0
\$\begingroup\$

how to make circuit to output high(1) or low(0) for microcontroller depending upon whether there is ac signal or not. the ac signal amplitude is between 0 to 5V. it is not AC main line signal.

\$\endgroup\$
5
  • 2
    \$\begingroup\$ What is the smallest amplitude you want to have considered as a "signal present"? And what frequency? \$\endgroup\$
    – The Photon
    Apr 17 '17 at 4:32
  • \$\begingroup\$ frequency is around 15hz. why do you need smallest amplitude? it is ac signal with one peak at around 4.5V and 0.1V in negative cycle \$\endgroup\$
    – ravikumar
    Apr 17 '17 at 5:02
  • 1
    \$\begingroup\$ Because if you need to detect 1 uV signals it's more difficult than if you're trying to detect 5 V signals. \$\endgroup\$
    – The Photon
    Apr 17 '17 at 5:05
  • \$\begingroup\$ For your case (Vmax = 4.5 V and Vmin = 0.1 V at 15 Hz), you can do the whole thing in software and you likely don't even need any external circuit (maybe an external digital buffer to avoid lingering signals between valid logic levels being applied to the uC input). \$\endgroup\$
    – The Photon
    Apr 17 '17 at 5:07
  • \$\begingroup\$ A simple envelope detector circuit(diode (e.g. 1N4148), resistor and capacitor) should work in this case. For 15Hz try R = 100k, C= 4.7uF (time constant about 0.47 seconds) - output about 4.3V on, 0V off. Reduce time constant for a more rapid turn off delay. \$\endgroup\$ Apr 17 '17 at 15:04
3
\$\begingroup\$

In comments you specified

frequency is around 15hz. ... it is ac signal with one peak at around 4.5V and 0.1V in negative cycle

For this scenario, there's no external circuit needed except maybe a digital buffer (with a few mV hysteresis, maybe). If your micro runs on 3.3 V, use a buffer with 5 V tolerant inputs.

Detect the signal presence using a timer in the micro. Each time the input transitions low-high, reset the timer and consider that "signal present". If the timer ever reaches slightly longer than the maximum signal period, consider that "signal absent".

\$\endgroup\$
5
  • \$\begingroup\$ the signal path has a switch, when the switch is open there is 4.5V DC signal and then when the switch is closed there is ac signal as mentioned above. i want to detect the ac signal presence. would the 4.5V dc signal have affect on the solution you said? \$\endgroup\$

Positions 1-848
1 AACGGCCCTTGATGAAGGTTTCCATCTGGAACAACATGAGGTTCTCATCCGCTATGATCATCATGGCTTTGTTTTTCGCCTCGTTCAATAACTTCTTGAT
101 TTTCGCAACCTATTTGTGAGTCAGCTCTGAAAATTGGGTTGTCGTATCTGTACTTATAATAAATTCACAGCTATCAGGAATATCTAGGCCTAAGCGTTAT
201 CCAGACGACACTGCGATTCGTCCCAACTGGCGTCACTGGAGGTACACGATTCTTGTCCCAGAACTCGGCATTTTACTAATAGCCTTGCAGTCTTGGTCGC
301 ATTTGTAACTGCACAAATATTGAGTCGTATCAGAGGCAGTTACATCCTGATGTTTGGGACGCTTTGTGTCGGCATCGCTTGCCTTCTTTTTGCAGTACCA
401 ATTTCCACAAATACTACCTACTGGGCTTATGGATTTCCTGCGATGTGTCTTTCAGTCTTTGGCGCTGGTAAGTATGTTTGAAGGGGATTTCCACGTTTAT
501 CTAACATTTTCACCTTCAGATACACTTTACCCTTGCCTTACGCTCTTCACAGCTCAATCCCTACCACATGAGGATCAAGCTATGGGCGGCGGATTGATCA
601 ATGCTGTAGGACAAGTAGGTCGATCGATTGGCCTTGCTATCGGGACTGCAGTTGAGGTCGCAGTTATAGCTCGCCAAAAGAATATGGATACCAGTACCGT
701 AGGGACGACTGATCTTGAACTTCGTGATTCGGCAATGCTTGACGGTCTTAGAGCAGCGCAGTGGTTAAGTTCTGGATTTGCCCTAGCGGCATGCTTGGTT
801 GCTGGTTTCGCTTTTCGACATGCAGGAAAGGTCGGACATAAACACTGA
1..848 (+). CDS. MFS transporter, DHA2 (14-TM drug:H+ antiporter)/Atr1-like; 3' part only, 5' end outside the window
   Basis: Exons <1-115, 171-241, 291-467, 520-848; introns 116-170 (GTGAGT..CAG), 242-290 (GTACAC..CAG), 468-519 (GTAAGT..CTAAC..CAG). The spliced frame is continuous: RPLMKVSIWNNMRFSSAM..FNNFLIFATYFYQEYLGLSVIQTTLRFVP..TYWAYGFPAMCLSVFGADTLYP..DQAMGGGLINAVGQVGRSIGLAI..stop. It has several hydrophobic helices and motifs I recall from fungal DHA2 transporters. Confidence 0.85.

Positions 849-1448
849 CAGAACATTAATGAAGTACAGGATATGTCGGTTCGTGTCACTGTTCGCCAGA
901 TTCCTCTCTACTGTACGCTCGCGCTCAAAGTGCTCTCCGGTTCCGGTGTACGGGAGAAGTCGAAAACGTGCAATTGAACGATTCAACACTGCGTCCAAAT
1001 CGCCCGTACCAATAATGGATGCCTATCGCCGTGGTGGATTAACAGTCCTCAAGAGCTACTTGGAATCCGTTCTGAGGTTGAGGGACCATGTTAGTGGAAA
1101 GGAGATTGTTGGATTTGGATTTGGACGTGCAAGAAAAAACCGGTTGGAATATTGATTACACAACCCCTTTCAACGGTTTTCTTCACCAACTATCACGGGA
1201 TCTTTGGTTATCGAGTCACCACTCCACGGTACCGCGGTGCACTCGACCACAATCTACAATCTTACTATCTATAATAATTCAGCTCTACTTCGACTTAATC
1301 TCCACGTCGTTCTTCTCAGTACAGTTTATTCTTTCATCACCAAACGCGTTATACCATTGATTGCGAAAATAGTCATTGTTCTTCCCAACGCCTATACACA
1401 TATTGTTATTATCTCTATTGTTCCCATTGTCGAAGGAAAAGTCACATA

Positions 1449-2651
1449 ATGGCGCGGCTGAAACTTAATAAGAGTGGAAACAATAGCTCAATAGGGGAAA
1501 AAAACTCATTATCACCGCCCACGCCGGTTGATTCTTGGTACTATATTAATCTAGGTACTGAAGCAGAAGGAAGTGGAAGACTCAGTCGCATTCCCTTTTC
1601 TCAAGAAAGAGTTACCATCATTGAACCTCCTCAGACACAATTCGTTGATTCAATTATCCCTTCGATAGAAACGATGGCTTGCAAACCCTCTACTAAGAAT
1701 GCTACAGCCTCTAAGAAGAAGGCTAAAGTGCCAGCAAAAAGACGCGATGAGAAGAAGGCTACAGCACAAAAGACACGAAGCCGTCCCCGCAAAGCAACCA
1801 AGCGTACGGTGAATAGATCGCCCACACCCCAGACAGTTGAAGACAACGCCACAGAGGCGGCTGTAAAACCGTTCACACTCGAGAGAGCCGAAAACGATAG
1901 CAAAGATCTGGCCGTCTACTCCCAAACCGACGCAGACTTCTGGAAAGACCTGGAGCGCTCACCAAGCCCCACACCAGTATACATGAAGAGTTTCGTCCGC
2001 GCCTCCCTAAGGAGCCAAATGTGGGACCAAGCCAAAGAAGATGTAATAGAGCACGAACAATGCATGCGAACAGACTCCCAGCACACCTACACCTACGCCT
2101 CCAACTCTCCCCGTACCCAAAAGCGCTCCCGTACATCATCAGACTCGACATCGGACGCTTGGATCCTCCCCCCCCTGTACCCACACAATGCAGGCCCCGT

– ravikumar
    Apr 17 '17 at 5:50
  • \$\begingroup\$ No, not really. You might rather use 1-0 transitions instead of 0-1 transitions to reset the timer, to avoid the switch being moved from "on" to "off" causing a timer reset and delaying the detection of the off condition for a few tens of milliseconds. \$\endgroup\$
    – The Photon
    Apr 17 '17 at 5:53
  • \$\begingroup\$ i cannot find timer used to detect ac signal. any tutorial link would be helpful. using arduino as micro. \$\endgroup\$
    – ravikumar
    Apr 17 '17 at 11:36
  • \$\begingroup\$ @ravikumar, I've given the outline of how to do it in my answer. You need to research how to implement that in your choice of micro. You also need to think about the details of the problem that you haven't shared and how they affect the design. What is the possible variation of the signal period that you want to allow and still consider it present? Is it more important to react quickly when the signal first comes present or when it switches from present to absent? What's the best way for the signal detect feature to indicate to the rest of the program what the state is or when it changes? \$\endgroup\$
    – The Photon
    Apr 17 '17 at 15:47
  • \$\begingroup\$ You should hire someone who knows what they're doing and be prepared to explain in more detail what the actual problem is in response to their questions. \$\endgroup\$
    – The Photon
    May 6 '17 at 3:08

Your Answer

By clicking “Post Your Answer”, you agree to our terms of service, privacy policy and cookie policy

Not the answer you're looking for? Browse other questions tagged or ask your own question.